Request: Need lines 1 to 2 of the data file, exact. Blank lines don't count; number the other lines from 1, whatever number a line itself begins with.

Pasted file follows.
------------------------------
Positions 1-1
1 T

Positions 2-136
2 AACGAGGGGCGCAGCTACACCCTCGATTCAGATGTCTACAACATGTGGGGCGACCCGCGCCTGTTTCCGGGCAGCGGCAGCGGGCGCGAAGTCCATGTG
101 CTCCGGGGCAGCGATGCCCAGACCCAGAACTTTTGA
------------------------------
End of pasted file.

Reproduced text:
Positions 1-1
1 T